In frail older people, neither a home based quadriceps resistance exercise programme nor vitamin D supplementation improved physical health or reduced the risk of falls. Resistance exercise led to a higher incidence of musculoskeletal injuries.
Previous studies have shown the beneficial effects of exercise for older adults,1–3 but no consensus exists on the appropriate quantity, quality, or intensity of exercise necessary to promote improved health and function in this population. Hence, it is difficult to know what would work best for frail older adults. Latham et al and Schnelle et al explore the transferability of what has been learnt in clinical research into the delivery of efficient and cost effective interventions in 2 groups of frail older adults.
The goal of the study by Latham et al was to identify an intervention that could be easily and inexpensively incorporated into existing home healthcare services. To decrease the complexity and improve the feasibility of the intervention, Latham et al selected 1 component of a multifaceted exercise programme and a 1 time dose of vitamin D for testing. However, neither simple quadriceps training nor vitamin D supplementation alone was sufficient to prevent falls in older adults who had recently been admitted to hospital.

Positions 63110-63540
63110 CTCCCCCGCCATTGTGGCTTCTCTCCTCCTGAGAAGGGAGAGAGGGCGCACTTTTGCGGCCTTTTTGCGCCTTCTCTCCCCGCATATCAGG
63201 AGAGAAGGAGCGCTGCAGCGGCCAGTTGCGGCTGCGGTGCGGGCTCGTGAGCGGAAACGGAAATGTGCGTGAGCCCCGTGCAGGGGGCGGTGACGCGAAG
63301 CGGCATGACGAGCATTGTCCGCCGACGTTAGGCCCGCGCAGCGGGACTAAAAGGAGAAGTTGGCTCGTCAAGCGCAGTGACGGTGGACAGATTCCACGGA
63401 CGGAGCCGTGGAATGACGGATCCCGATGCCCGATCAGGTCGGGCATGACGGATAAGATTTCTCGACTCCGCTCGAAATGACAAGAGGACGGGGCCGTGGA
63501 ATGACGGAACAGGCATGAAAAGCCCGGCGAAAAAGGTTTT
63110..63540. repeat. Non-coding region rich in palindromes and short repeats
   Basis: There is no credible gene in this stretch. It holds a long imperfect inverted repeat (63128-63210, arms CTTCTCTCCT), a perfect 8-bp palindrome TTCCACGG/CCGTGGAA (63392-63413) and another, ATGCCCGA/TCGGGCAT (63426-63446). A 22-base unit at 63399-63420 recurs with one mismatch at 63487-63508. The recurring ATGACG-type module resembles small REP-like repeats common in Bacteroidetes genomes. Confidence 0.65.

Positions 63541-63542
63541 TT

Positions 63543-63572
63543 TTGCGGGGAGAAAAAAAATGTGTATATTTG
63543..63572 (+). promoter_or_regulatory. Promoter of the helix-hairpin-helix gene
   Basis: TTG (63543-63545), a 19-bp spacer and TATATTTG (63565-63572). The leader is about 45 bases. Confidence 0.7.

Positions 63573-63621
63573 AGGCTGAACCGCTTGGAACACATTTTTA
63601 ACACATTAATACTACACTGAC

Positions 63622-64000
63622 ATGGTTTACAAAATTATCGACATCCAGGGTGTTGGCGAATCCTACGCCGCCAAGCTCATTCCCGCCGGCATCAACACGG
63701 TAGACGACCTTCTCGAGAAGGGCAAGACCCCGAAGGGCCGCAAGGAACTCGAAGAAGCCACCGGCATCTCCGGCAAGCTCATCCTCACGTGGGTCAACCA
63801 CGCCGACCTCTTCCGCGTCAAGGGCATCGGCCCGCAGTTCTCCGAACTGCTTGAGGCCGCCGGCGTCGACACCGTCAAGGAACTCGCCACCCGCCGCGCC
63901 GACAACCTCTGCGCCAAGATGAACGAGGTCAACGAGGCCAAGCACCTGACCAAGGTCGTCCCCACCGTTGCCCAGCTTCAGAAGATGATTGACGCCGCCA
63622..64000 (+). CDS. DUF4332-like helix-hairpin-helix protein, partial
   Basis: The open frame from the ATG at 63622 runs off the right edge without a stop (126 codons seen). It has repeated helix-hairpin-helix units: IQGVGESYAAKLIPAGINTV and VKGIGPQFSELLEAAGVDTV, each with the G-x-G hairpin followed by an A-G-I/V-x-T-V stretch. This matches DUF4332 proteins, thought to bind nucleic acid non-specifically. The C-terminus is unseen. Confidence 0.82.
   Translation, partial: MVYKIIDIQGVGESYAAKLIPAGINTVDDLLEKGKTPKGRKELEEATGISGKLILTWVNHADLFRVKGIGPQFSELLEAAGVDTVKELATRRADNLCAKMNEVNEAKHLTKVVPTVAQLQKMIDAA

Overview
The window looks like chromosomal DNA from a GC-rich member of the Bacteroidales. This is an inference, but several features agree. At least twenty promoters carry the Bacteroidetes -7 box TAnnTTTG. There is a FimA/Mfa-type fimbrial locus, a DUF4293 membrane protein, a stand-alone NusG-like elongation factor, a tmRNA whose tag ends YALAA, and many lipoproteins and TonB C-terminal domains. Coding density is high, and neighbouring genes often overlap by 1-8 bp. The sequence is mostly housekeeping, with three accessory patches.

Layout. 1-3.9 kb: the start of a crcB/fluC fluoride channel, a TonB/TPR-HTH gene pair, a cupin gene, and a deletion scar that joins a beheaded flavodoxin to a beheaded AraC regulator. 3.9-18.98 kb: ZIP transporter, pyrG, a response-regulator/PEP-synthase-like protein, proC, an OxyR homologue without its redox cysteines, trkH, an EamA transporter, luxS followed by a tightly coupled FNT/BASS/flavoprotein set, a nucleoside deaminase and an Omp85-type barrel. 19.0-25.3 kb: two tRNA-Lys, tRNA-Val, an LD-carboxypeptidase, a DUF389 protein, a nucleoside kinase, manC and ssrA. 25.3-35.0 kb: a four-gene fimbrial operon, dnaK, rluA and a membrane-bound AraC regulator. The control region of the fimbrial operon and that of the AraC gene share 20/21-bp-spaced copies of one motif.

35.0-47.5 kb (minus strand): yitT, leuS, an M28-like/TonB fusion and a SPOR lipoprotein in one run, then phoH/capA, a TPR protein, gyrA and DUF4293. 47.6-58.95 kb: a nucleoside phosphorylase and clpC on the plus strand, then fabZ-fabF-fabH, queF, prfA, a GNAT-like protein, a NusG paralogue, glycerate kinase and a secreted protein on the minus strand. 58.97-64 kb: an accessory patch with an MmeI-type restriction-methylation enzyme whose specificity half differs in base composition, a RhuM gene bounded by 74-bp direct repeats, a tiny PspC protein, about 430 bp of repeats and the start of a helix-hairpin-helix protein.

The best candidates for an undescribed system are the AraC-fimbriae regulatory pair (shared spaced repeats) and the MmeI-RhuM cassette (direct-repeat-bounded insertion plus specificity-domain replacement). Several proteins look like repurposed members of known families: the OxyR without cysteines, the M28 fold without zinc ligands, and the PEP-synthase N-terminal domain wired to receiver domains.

The purpose of the study by Schnelle et al was to determine if reducing the incidence of costly health conditions could offset additional staffing requirements needed to implement the intervention. However, the study was powered for a 16% improvement in outcomes, rather than the more modest 10% improvement achieved in the study. According to Schnelle et al and others,4 direct comparison of costs without weighting improvements in functionality and other desired outcomes may not be the best approach to determine if an intervention is worth the extra cost.